There’s no reason yet for the Federal Reserve to accelerate unconventional measures to spur U.S. economic growth.
Indeed, to soon adopt what The Wall Street Journal today called a “modest but symbolically important change” in its quantitative easing might be counter-productive in that it spooks the market into thinking The Fed has lost all confidence in the recovery.
The correlated fear to that is to enlarge in investors’ minds the possibility of deflation.
And the maneuver itself, using money from maturing Fed-owned mortgage-backed securities to buy new securities, probably U.S. Treasurys, has no guarantee of making any measurable difference in the minimalist recovery under way.
Indeed, if the Fed winds up ‘pushing on a string’ with any sort of near-term additional quantitative easing measures, meaning they just won’t work because credit liquidity is not the problem, it could damage the Fed’s credibility.
The Journal’s Jon Hilsenrath reported today that Fed policymakers are considering the move, not that it has already been adopted. A debate about what if anything to do likely will be continued at the Fed’s regularly scheduled monetary policy meeting later this month.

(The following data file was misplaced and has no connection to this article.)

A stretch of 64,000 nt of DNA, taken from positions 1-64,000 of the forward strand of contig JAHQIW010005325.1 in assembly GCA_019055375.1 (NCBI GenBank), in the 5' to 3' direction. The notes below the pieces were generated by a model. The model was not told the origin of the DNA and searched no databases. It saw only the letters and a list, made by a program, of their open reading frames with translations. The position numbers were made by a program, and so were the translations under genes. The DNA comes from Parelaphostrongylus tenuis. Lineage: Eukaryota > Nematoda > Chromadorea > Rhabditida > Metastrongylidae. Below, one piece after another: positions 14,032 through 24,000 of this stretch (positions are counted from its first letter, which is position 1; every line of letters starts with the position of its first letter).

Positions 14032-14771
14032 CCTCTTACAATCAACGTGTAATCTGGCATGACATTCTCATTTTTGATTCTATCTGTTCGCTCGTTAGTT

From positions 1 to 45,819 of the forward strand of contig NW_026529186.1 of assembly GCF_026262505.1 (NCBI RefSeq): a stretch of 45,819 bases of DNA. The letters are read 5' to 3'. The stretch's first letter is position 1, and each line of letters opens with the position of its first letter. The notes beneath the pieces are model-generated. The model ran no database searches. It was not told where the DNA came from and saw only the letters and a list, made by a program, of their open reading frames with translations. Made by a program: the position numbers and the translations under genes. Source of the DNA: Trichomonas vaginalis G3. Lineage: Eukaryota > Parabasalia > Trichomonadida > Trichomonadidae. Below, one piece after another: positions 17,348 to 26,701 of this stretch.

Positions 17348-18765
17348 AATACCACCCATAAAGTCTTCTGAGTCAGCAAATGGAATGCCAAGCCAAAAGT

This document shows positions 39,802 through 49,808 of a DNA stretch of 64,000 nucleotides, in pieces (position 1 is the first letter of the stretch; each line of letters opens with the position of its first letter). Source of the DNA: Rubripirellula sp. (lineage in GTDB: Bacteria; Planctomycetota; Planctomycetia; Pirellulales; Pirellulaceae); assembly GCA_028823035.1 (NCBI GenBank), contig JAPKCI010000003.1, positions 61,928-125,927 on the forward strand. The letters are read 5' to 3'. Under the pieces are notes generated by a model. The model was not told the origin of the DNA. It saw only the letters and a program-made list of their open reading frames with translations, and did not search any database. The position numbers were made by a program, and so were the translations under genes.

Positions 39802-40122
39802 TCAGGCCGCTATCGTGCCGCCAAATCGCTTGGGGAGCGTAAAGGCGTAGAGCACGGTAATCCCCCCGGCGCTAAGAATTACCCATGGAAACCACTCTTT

It’s also a bad idea to ease further when there’s still some debate about how strong the economy is right now. Though he has political reasons to want a rosy view, Treasury Secretary Timothy Geithner today laid out the pluses of the recovery that can’t fully be dismissed.
“Business investment and consumption – the two keys to private demand – are gettings tronger, better than last year and better than last quarter,” Geithner wrote in an op-ed piece in today’s New York Times.
A more subtle argument also urges against further imminent action by the Fed. Call it fix-it fatigue. We’ve now lived through a couple of years of extraordinary actions by the government and central bank to end a credit crisis and cushion the impact of severe recession.
The great middle would agree that it was necessary, did some real good and kept things from being much worse. On the fiscal side, perhaps it even winds up costing the taxpayers a lot less than originally feared.
Still, that same middle group hasn’t given up on capitalism and realizes that too many short-cuts to avoid any economic downturn might well have helped get us into this mess.
That view argues that minimalist growth is all you can expect in the slow, painful process of deleveraging needed to clear the overextended decks for healthier, more sustainable economic growth.
In short, things need to be worse than they are for the Fed to decide it has to try anew to make things better.